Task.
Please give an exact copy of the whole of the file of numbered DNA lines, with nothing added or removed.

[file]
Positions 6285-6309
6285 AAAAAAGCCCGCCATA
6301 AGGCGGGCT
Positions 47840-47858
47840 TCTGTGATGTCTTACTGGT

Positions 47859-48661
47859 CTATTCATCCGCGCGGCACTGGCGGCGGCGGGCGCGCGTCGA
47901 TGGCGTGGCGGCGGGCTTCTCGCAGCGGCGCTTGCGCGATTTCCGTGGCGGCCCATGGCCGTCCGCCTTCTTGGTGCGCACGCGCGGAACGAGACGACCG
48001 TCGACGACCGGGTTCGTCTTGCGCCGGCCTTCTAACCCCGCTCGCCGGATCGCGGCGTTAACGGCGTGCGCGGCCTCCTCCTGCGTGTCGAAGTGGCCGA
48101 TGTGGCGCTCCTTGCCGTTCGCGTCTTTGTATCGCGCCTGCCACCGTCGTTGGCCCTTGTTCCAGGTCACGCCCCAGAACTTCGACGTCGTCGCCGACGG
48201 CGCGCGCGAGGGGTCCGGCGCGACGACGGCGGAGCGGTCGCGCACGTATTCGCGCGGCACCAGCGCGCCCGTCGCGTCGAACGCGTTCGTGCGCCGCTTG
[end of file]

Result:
Positions 6285-6309
6285 AAAAAAGCCCGCCATA
6301 AGGCGGGCT
Positions 47840-47858
47840 TCTGTGATGTCTTACTGGT

Positions 47859-48661
47859 CTATTCATCCGCGCGGCACTGGCGGCGGCGGGCGCGCGTCGA
47901 TGGCGTGGCGGCGGGCTTCTCGCAGCGGCGCTTGCGCGATTTCCGTGGCGGCCCATGGCCGTCCGCCTTCTTGGTGCGCACGCGCGGAACGAGACGACCG
48001 TCGACGACCGGGTTCGTCTTGCGCCGGCCTTCTAACCCCGCTCGCCGGATCGCGGCGTTAACGGCGTGCGCGGCCTCCTCCTGCGTGTCGAAGTGGCCGA
48101 TGTGGCGCTCCTTGCCGTTCGCGTCTTTGTATCGCGCCTGCCACCGTCGTTGGCCCTTGTTCCAGGTCACGCCCCAGAACTTCGACGTCGTCGCCGACGG
48201 CGCGCGCGAGGGGTCCGGCGCGACGACGGCGGAGCGGTCGCGCACGTATTCGCGCGGCACCAGCGCGCCCGTCGCGTCGAACGCGTTCGTGCGCCGCTTG